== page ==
Zen & The Art of Making a Better Week
(7 considerations for your Monday)

I have heard it said:  “If you win the morning, you win the day.”  I find the same can be applied to Monday and its relation to the week.   Here are some gems from Robert Pirsig’s classic Zen and The Art of Motorcycle Maintenance.  As I read this book, I find its universally applicable lessons can directly improve my law practice and my approach to the work itself.

On the present:
“When are we going to get going?” Chris says.
“What’s your hurry?”  I ask.
“I just want to get going.”
“There’s nothing up ahead that’s any better than it is right here.”
~ Chapter 4

On one’s focus:
“What’s new?” is an interesting and broadening eternal question, but one which, if pursued exclusively, results only in an endless parade of trivia and fashion, the silt of tomorrow.  I would like, instead, to be concerned with the question “What is best?,” a question which cuts deeply rather than broadly, a question whose answers tend to move the silt downstream.  ~Chapter 1

On getting “there”:
Mountains should be climbed with as little effort as possible and without desire.  The reality of your own nature should determine the speed. If you become restless, speed up.  If you become winded, slow down.  You climb the mountain in an equilibrium between restlessness and exhaustion.  Then, when you’re no longer thinking ahead, each footstep isn’t just a means to an end but a unique event in itself.  This leaf has jagged edges.  Thisrock looks loose.  From this place the snow is less visible, even though closer.  These are things you should notice anyway.  To live only for some future goal is shallow.  It’s the sides of the mountain which sustain life, not the top.  Here’s where things grow. ~ Chapter 17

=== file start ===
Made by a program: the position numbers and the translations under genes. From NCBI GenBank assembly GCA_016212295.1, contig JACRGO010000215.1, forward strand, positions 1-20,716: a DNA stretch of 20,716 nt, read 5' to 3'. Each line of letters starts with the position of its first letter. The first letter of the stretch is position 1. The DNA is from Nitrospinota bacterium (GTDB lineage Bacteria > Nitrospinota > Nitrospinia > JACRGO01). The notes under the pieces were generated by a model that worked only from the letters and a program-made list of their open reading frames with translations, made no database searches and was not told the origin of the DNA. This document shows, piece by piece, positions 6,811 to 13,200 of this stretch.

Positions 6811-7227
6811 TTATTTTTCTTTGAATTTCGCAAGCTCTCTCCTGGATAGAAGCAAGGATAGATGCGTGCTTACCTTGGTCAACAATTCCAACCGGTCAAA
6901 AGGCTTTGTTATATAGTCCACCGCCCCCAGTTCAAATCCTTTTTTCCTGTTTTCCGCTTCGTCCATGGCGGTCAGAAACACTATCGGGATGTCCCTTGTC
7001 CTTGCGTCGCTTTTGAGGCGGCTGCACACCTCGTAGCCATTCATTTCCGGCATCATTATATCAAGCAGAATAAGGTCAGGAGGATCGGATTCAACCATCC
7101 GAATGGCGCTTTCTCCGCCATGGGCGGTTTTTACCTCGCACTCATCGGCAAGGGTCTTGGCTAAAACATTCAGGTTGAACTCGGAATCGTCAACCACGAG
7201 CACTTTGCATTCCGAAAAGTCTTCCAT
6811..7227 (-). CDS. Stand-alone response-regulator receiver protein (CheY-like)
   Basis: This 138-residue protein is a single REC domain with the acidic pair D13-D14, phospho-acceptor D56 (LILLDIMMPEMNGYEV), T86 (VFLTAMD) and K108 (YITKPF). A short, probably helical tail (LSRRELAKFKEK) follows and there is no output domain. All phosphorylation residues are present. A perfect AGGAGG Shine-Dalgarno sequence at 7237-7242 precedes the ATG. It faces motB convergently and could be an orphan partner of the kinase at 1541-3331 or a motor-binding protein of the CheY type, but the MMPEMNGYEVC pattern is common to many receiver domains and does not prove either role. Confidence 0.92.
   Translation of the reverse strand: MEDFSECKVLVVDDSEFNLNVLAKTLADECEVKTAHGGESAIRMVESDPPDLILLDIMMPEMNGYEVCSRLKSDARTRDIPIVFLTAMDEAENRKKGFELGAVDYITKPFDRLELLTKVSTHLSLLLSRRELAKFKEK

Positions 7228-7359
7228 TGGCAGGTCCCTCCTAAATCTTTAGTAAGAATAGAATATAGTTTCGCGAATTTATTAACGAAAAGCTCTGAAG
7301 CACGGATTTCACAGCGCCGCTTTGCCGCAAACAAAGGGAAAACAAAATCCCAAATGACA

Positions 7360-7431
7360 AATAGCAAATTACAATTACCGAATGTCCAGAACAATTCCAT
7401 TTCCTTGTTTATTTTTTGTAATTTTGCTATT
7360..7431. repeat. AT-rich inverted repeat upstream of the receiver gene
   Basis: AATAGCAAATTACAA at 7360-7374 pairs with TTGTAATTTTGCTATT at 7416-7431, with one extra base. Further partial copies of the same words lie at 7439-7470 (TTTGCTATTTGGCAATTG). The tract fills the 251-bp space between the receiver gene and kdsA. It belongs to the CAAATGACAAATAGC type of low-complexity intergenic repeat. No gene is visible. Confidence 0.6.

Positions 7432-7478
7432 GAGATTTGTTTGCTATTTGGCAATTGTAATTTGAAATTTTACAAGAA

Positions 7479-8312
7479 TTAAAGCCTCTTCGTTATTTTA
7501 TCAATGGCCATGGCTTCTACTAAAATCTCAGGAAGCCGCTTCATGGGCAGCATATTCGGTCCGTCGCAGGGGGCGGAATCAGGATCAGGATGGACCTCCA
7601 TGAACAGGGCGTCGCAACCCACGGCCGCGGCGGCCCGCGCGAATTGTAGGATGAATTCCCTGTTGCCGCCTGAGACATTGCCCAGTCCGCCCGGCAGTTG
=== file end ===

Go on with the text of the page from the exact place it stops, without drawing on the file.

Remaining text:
On the path:
“You look at where you’re going and where you are and it never makes sense, but then you look back at where you’ve been and a pattern seems to emerge.  And if you project forward from that pattern, then sometimes you can come up with something.”~Chapter 14

On (perceived) screw-ups:
An experiment is never a failure solely because it fails to achieve predicted results.  An experiment is a failure only when it also fails adequately to test the hypothesis in question, when the data it produces don’t prove anything one way or another. ~ Chapter 9

On consistency & its benefits:
On this machine, I’ve done the tuning so may times it’s become a ritual.  I don’t have to think much about how to do it anymore.  Just mainly look for anything unusual. ~ Chapter 8

On giving a damn about one’s work:
But the biggest clue seemed to be their expressions.  They were hard to explain.  Good-natured, friendly, easygoing–and uninvolved.  They were like spectators.  You had the feeling they had just wandered in there themselves and somebody had handed them a wrench.  There was no identification with the job.  No  saying, “I am a mechanic.”  At 5 p.m., or whenever their eight hours were in, you knew they would cut it off and not have another thought about their work.  They were already trying not to have any thoughts about their work on the job . . . Or rather, they had something to do with it, but their own selves were outside of it, detached, removed.  They were involved in it but not in such a way as to care . . . Caring about what you are doing is considered either unimportant or taken for granted. ~ Chapter 2